Caldcluvia rosifolia (A.Cunn.) Hoogland
Vascular – Native
Dicotyledonous Trees & Shrubs
The National Vegetation Survey (NVS) Databank is a physical archive and electronic databank containing records of over 94,000 vegetation survey plots - including data from over 19,000 permanent plots. NVS maintains a standard set of species code abbreviations that correspond to standard scientific plant names from the Ngä Tipu o Aotearoa - New Zealand Plants database.
Current conservation status
The conservation status of all known New Zealand vascular plant taxa at the rank of species and below were reassessed in 2017 using the New Zealand Threat Classification System (NZTCS). This report includes a statistical summary and brief notes on changes since 2012 and replaces all previous NZTCS lists for vascular plants. Authors: By Peter J. de Lange, Jeremy R. Rolfe, John W. Barkla, Shannel P. Courtney, Paul D. Champion, Leon R. Perrie, Sarah M. Beadel, Kerry A. Ford, Ilse Breitwieser, Ines Schönberger, Rowan Hindmarsh-Walls, Peter B. Heenan and Kate Ladley.
2012 | Not Threatened
Previous conservation statuses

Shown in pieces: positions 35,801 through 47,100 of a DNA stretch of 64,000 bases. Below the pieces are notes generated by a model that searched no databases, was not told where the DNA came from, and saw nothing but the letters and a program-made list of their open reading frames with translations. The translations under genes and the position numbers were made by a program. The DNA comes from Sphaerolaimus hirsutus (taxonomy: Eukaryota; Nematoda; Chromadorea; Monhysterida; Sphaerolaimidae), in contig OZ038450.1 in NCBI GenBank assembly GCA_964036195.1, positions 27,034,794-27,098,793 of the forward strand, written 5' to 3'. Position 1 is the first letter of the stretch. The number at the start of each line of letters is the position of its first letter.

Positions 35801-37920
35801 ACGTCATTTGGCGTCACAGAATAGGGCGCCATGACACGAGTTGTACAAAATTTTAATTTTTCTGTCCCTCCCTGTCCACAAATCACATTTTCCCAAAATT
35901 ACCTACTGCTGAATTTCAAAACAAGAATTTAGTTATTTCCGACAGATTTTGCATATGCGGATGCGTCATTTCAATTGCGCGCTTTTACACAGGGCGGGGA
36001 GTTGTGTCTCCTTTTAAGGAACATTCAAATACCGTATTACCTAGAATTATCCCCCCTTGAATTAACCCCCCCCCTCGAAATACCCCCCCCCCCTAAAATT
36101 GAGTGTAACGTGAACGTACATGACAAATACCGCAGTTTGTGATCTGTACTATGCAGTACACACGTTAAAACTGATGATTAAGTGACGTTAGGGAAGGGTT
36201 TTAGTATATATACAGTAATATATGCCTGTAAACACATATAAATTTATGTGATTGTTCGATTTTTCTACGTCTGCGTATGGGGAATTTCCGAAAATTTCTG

2009 | Not Threatened
2004 | Not Threatened
Small Northland tree. Leaves consisting of 4 to 10 or more opposite pairs of toothed leaflets and a terminal leaflet which have small hairy pits at the junction of the main leaflet veins. Flowers in dense sprays of cream coloured flowers developing into pinkish or red fruits.
Endemic. North Island only from near Kaitaia south to just north of Wellsford. Often rather local in its occurrences, particularly south of Whangarei.
Very similar to juvenile foliage of Weinmannia silvicola but can be distinguished by the domatia on the underside of the leaves. These domatia are known as tuft pocket domatia and occur at the junction of the mid-rib and the side vein where there is a pocket of hairs. Makamaka also has huge prominent stipules that are large, green and heavily veined.
Hairy carpels dispersed by wind (Thorsen et al., 2009).
Can be grown from semi-hardwood cuttings and fresh seed. A fast growing, and rather attractive small tree. However, very drought intolerant, and needs a damp soil and sunny aspect to thrive.
ackama: Formed from its Maori name - maka-maka
References and further reading
Thorsen, M. J.; Dickinson, K. J. M.; Seddon, P. J. 2009. Seed dispersal systems in the New Zealand flora. Perspectives in Plant Ecology, Evolution and Systematics 2009 Vol. 11 No. 4 pp. 285-309